“If stability provides the roots for a relationship, intimacy provides the energy for growth.”

From there, the book dives further into stability and intimacy, what these mean and how they can and cannot be found.

“You can only say yes if you know you’re able to say no.”

Also, don’t be afraid when the author starts talking about religion in the beginning. This is not a religious book, and you don’t need to follow any certain set of beliefs in order to read it or take anything from it.

With all of this said, I think there’s a lot of good content in this book, and if you’re reading it, you’re probably the type of person who’s willing to absorb some of its advice and wisdom. Regardless, I think it’s important to keep in mind: this book isn’t going to “save” your relationship, if your relationship needs saving. You, and your partner, putting in the work – perhaps *aided* by the advice you get from this book – will.

This book is published by TCK Publishing and is available in multiple formats on Amazon.

The Pandemic Fatigue is Real.

Not that anyone needs reminding, but we’re living through a pandemic right now. It’s exhausting, right? Hundreds of thousands of people have died. People – with real lives, families, friends, hopes and dreams. Many more have gotten sick. Some have recovered, but some still have long-lasting effects from COVID-19, months later. You think you’re healthy? Think you don’t have any pre-existing conditions? You aren’t safe, either.

On top of the physical stress, there’s the mental aspects. Knowing that you can do everything in your power, and you can still catch the virus. Knowing that at any time, you could unknowingly be an asymptomatic carrier. The uncertainty that lies ahead. The uncertainty of another lockdown. It’s emotional, too. Not knowing when you’ll be able to see family or friends, or go out and do the things you love.

Unless you’re a billionaire, it isn’t possible to thrive in the midst of a pandemic. It’s hard enough to just take it one day at a time and try to survive through another day, another hour. Another holiday. And on, and on, and on.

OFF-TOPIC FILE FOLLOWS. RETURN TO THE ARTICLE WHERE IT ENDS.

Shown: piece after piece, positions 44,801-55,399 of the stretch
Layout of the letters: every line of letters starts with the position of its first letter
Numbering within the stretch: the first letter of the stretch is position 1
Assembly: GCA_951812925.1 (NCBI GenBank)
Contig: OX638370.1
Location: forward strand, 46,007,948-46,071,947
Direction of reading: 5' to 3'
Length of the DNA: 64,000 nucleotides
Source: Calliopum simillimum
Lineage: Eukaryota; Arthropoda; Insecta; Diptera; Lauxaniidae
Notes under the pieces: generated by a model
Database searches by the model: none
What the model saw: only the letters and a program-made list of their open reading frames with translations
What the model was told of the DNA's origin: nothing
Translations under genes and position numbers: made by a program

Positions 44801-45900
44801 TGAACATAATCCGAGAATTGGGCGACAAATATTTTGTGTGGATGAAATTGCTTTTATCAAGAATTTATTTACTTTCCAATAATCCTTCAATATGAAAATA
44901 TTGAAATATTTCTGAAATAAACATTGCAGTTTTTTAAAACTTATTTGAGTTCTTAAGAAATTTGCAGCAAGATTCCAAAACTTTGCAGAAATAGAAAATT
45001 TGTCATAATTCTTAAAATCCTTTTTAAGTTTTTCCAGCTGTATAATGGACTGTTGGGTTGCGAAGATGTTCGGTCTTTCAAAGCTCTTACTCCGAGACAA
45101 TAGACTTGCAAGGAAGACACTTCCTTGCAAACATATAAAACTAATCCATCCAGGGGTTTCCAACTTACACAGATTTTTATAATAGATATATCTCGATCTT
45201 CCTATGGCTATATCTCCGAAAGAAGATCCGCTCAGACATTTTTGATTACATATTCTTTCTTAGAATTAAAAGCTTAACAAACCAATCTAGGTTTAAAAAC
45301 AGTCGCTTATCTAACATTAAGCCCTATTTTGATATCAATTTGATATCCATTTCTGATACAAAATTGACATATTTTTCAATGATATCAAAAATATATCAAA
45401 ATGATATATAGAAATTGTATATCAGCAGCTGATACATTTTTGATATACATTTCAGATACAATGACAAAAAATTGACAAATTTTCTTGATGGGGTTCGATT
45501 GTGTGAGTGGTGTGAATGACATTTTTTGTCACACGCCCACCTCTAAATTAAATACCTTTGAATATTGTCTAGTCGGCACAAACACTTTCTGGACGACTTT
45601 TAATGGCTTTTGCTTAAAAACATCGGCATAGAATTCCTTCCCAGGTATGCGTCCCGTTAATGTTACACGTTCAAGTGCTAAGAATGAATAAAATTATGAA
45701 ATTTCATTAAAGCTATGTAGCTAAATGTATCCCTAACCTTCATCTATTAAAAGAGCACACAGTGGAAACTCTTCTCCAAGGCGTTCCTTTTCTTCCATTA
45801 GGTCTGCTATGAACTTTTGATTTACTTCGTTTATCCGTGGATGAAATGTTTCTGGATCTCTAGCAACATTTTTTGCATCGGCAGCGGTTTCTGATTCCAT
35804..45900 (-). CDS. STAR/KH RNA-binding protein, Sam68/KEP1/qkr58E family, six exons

The pandemic fatigue is real.

I’ll admit it: I’ve let my guard down a little here and there. Yes, I wear a mask every time I go to the grocery store. But sometimes I don’t wear one in the hallway of my apartment building. I wear a mask every time I see my mom, even while we’re in the car and I have to make sure my glasses don’t fog up while I’m driving. But sometimes I’ve seen other family members who aren’t wearing masks…. and I haven’t worn one, either.

But a Twitter thread I saw just the other day reminded me: I can’t afford to let my guard down. I can’t afford to be lax about this; none of us can. Because all it takes is one encounter, and who knows what can happen? I would be absolutely devastated if I had COVID and unknowingly passed it on to one of my young nephews or nieces, or my mom who’s on the higher end of her 60s. What would happen to my family if I got suddenly very sick? Or, if I recovered but had lasting health problems months later?

We need to take this seriously. We need to keep taking this seriously.

It’s incredibly frustrating to see some people basically going about their lives as if we aren’t going through a pandemic. Getting together at restaurants with ten of their closest friends for a fun dinner… how I wish I could do that! Going to a bar, just to hang out. Having parties and holidays with entire families…. and no masks. It’s frustrating. It’s irresponsible. And it’s the reason we’re still here, seven months later, still in a pandemic.

As the holidays are approaching, this is an awful crossroads to be at. But how can I spend time with family this holiday season if no one’s wearing a mask? It isn’t safe. How can I miss the first Christmases of my newest niece and nephew? But how can I risk it? How do I tell them that we can’t do this? The holidays are still a month or so off but I’m already thinking about it. I don’t know what to do. It’s not like things are going to suddenly get better in that timeframe. It’s not like everyone’s going to suddenly decide to wear a mask. So…. what in the world do I do?

I remind myself: there’s a reason I’m doing what I’m doing. I value my life, my husband’s life, and the lives of our families and friends – and their families and friends. I’ll remind myself of the more than 200,000 Americans who have needlessly died from this – including some people I know.

And I’ll keep reminding myself, over and over again.